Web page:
(Alm) Complex Structures and things being holomorphic

I’m learning some complex geometry and this post is about some basics I re-organized for myself.  Most of the material is coming from chapter 1 Huybrechts book ‘Complex Geometry.’

Let M be a complex manifold.  It is in particular a real manifold of even dimension.  Not every even dimensional real manifold is a complex manifold; I believe S^4 is an example.  This lead to the question:

When can an even dimensional real manifold M be made into a complex manifold?

The short answer to this question is: whenever M has a complex structure.  A complex structure is an almost complex structure such that the local charts are holomorphic.

Again M is a real manifold and E is a real vector bundle on M.  A complex structure on the vector bundle E is a vector bundle endomorphism J \colon E \to E such that J^2 = -1.  Note any real bundle admitting a complex structure must have even fiber dimension basically because it can be made into a \mathbb{C} vector space.

An almost complex structure on M is a complex structure on the tangent bundle TM.

1. Using this idea, for any even dimensional manifold the local \mathbb{R}^{2n} charts can be made into \mathbb{C}^n charts.

Locally M is \mathbb{R}^{2n} say with basis e_1,..., e_{2n}.   Relabel x_i = e_{2i} and y_i = e_{2i+1}.   Define a map via J(x_i) = y_i and J(y_i) = -x_i.  Note J \in GL(2n, \mathbb{R}) and J^2 = -1.  Together (\mathbb{R}^{2n}, J) has the structure of a \mathbb{C}-vector space via (a+bi)v = av+bJ(v).  So general theory says (\mathbb{R}^{2n}, J) \cong \mathbb{C}^n.  The isomorphism is exactly

\mathbb{C}^n \to (\mathbb{R}^{2n}, J)

(a_1 +ib_1,....,a_n+ib_n) \mapsto \sum_{i=1}^n a_ix_i +b_iy_i

2. For U \subset \mathbb{C}^n there is a natural complex structure.

Note TU is trivial, i.e. TU = U \times \mathbb{C}^n.  So define J via J(u, v) = (u, iv).  In real coordinates \frac{\partial}{\partial x_i}, \frac{\partial}{\partial y_i} this is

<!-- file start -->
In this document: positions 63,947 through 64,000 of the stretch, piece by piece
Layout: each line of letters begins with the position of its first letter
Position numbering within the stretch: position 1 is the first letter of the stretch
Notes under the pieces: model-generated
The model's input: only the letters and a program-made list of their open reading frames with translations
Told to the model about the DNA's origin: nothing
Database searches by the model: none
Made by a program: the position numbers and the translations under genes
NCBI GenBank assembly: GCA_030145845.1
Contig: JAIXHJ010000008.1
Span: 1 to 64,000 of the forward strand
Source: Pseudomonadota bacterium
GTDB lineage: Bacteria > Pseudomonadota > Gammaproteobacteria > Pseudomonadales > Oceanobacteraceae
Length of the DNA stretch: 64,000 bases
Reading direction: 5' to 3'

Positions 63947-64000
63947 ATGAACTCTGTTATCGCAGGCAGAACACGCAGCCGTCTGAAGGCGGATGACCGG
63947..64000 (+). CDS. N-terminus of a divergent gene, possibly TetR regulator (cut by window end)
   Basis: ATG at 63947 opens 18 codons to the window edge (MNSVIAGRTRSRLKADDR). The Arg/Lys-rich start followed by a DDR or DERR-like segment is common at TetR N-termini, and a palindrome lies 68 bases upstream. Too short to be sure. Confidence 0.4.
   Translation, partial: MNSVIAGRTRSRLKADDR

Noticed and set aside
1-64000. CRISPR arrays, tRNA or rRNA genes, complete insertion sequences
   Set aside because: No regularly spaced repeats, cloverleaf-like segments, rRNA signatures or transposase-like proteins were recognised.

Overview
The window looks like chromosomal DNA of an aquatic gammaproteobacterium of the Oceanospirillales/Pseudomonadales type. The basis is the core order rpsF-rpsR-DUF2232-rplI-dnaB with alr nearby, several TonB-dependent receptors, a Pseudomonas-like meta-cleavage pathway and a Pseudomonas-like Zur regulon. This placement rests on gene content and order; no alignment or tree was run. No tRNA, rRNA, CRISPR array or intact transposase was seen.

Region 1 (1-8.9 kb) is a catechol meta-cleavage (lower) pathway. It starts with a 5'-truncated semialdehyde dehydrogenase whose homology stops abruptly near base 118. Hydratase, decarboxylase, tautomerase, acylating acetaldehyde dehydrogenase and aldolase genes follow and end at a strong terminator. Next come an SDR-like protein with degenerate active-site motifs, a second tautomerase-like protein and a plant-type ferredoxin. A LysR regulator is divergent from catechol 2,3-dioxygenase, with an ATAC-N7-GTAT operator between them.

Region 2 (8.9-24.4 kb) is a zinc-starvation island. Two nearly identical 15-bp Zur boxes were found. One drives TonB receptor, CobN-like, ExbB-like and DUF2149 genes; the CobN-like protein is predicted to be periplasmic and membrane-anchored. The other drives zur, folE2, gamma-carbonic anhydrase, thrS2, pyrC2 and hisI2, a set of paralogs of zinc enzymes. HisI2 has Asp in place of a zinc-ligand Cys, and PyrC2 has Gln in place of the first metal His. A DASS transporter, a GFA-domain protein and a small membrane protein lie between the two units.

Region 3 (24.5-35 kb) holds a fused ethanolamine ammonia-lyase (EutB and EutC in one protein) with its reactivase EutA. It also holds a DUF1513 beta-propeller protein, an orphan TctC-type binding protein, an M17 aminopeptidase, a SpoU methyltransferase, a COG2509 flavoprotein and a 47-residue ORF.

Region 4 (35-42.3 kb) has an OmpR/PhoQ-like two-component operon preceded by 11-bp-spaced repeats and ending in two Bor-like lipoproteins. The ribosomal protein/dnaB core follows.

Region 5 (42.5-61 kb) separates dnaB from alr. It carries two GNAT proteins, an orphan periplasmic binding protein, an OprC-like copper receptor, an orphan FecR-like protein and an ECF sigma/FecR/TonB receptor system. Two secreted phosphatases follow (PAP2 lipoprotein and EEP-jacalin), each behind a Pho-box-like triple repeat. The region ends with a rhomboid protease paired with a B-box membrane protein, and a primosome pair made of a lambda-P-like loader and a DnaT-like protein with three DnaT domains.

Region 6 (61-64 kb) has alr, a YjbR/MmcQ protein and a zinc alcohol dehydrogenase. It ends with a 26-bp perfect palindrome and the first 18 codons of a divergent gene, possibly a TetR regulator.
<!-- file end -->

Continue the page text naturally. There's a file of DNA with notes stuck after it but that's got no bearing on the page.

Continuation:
J(\frac{\partial}{\partial x_i}) = \frac{\partial}{\partial y_i}

J(\frac{\partial}{\partial y_i}) = -\frac{\partial}{\partial x_i}

this is just the above example in slightly different notation.

3. A very important aspect of bundles with complex structures is that they can be tensored with \mathbb{C}.  The significance is that each fiber is a vector space V \otimes_{\mathbb{R}} \mathbb{C} with two complex structures:

J(v \otimes (a+bi)) = J(v)\otimes (a+bi)

i(v \otimes (a+bi)) = v \otimes (-b +ai)

This is very important because it gives rise to the decomposition

V \otimes \mathbb{C} = V^{1,0} \oplus V^{0,1}      (0)

V^{1,0} = \{ v^{1,0}:= v\otimes 1 - J(v)\otimes i| v \in V\}

V^{0,1} = \{v^{0,1}:=v\otimes 1 +J(v)\otimes i|v \in V\}

note Jv^{1,0} = iv^{1,0} and Jw^{0,1} = -iw^{0,1} .  In effect the complex structure J naturally picks out a subspace that behaves \mathbb{C} linearly and another that behaves \mathbb{C} anti-linearly, analogous to z, \bar z.

This decomposition allows me to make sense of the notion of (p,q) forms and the operators d, \partial, \overline{\partial}.

Thinking of the tangent bundle, i.e V = T_xM, the decomposition passes to the dual vector space V^*_{\mathbb{C}}.  Consequently I can declare (p,q) forms to be

V^{p,q} := \wedge^p V^{*1,0}\otimes_{\mathbb{C}}\wedge^qV^{*0,1}

Its a linear algebra fact that

\wedge^nV^* = \oplus_{p+q = n}V^{p,q}  (1)

Recall there is the exterior derivative on sections of the exterior powers of the cotangent bundle d \colon \Gamma(\wedge^p T^*M) \to \Gamma(\wedge^{p+1} T^*M) (I’m using \Gamma to denote just smooth sections)

In local real coordinates r_1,..., r_{2n} of M a section is f(r_i)dr_{i_1}\wedge ... \wedge dr_{i_p} = f(r_i)dr_I and

d(f(r_i)dr_I) = \sum_i \frac{\partial f}{\partial r_i}dr_i\wedge dr_I

Define  A^kM = \Gamma(\wedge^k T^*_{\mathbb{C}}M) and define A^{p,q} similarly.  \mathbb{C}-linear extension gives a map d \colon A^k \to A^{k+1} which locally is

d(f(r_j)dr_I + ig(r_j)dr_K) = d(f(r_j)dr_I) +id(g(r_j)dr_K)

Since I can project to any of the subspaces in (1) I can define \partial by the composition

\partial \colon A^{p,q} \xrightarrow{d} A^{p+q+1}\to A^{p+1,q}

and similarly for \overline{\partial}.  I’m use to it being true that d = \partial + \overline{\partial} but this only happens for nice almost complex structures.  A not so nice one is presented below.

Notice applying the above decomposition for the case of TU\otimes \mathbb{C} gives

\frac{1}{2}\frac{\partial}{\partial x_i}^{1,0} = \frac{1}{2}\frac{\partial}{\partial x_i} -i\frac{1}{2}\frac{\partial}{\partial y_i} = \frac{\partial}{\partial z_i}  (2)

The 1/2 is in there so that it works out dz(\frac{\partial}{\partial z}) = 1 where dz = dx + idy

Holomorphicity